1. Choose a Name for Your Oregon Limited Liability Company
Check for an Available Name for the LLC in Oregon: You need to choose a name for your LLC before you file Articles of Organization in Oregon. The name that you choose for your LLC cannot be in use by another LLC in Oregon. You should do an extensive search of online databases and other official records to make sure that the name that you have chosen is available in Oregon. A great place to start searching is the business entity database on the official website of the Oregon Secretary of State at Oregon LLC.
Reserve a Name for Your Oregon LLC: Though you can reserve a name for your LLC before you file Articles of Organization in Oregon, you probably do not need to unless it will be a long time before you can file Articles of Organization. The name that you submit for your LLC will be reserved for 120 days. You should expect to pay a filing fee of $100.00 for the application.
Filing for Trademarks Protection and Doing an LLC Name Search: If the name that you would like to use for your LLC is in use by an LLC in another state, there may be restrictions that affect your use of the name, even if the name is available in Oregon. You can consult an attorney to learn more about how these restrictions may affect you and how you can take steps to trademark the name. For more information about choosing an LLC name go to how to choose a name for your llc__.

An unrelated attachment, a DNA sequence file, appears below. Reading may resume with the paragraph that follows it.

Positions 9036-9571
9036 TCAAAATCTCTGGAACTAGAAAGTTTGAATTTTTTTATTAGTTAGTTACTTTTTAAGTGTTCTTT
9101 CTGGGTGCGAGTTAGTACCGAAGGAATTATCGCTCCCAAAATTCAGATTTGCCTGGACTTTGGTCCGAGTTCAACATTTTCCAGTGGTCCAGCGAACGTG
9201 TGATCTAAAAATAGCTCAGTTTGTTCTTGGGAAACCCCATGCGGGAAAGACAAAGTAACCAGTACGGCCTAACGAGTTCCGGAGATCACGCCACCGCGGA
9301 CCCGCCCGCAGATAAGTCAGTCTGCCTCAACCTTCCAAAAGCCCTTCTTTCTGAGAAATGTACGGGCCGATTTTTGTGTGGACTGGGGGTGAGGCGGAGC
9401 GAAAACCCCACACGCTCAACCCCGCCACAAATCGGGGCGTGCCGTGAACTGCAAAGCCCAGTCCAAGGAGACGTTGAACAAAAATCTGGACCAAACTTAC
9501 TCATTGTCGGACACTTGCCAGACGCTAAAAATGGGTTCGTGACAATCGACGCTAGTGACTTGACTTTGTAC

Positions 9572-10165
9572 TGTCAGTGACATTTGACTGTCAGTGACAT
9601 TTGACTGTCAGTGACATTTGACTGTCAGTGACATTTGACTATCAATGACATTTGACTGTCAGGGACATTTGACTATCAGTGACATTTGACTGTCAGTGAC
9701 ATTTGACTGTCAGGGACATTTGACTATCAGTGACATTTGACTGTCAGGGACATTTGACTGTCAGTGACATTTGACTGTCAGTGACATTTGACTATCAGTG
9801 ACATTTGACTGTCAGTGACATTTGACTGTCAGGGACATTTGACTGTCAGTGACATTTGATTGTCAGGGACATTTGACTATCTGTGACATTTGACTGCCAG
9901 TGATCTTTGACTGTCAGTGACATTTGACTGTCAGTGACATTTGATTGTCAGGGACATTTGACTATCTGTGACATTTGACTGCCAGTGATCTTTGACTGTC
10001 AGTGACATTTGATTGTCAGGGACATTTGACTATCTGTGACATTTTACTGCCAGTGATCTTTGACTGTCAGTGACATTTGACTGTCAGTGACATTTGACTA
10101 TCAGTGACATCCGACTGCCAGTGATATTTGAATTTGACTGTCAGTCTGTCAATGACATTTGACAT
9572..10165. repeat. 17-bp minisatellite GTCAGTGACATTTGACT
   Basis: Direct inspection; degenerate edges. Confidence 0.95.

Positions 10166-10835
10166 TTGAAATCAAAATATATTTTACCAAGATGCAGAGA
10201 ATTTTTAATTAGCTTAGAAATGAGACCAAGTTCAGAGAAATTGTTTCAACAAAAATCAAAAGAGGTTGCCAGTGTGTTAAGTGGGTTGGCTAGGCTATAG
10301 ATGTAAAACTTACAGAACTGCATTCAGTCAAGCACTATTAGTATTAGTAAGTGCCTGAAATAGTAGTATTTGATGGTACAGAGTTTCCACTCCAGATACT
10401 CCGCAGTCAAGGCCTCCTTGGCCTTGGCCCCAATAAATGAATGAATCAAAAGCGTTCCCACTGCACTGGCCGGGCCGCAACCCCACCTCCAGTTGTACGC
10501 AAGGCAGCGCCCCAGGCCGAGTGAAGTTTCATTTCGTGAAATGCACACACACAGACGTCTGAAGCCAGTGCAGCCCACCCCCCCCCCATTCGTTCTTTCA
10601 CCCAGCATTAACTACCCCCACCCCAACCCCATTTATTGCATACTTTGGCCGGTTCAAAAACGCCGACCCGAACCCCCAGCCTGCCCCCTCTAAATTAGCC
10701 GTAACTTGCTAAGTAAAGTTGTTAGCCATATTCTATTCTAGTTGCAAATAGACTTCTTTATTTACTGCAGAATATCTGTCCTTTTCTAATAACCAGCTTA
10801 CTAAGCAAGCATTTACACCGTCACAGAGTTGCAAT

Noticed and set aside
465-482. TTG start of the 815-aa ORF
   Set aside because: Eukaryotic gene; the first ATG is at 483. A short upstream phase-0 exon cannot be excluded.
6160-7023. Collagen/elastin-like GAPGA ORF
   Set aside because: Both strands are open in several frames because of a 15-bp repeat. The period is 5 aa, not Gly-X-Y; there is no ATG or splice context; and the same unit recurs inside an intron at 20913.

Oregon LLC Name Requirements: When choosing a name for your LLC, remember that the name must include the designation "LLC," “L.L.C.,” or "Limited Liability Company." Please keep in mind that “LLC” can only stand for “Limited Liability Company,” not “LLC Corporation, “Limited Liability Corporation,” or anything else that suggests that your company is a corporation. LLCs are organized and managed differently than corporations and should not be confused with corporations.
2. Find a Registered Agent in Oregon
You need to choose a registered agent who will act as an agent for service of process, receiving all tax forms, legal documents, and other official notices for your Oregon LLC. You may want to check out one of the various corporate services companies that offer registered agent services, generally for a fee of around $75.00 to $150.00.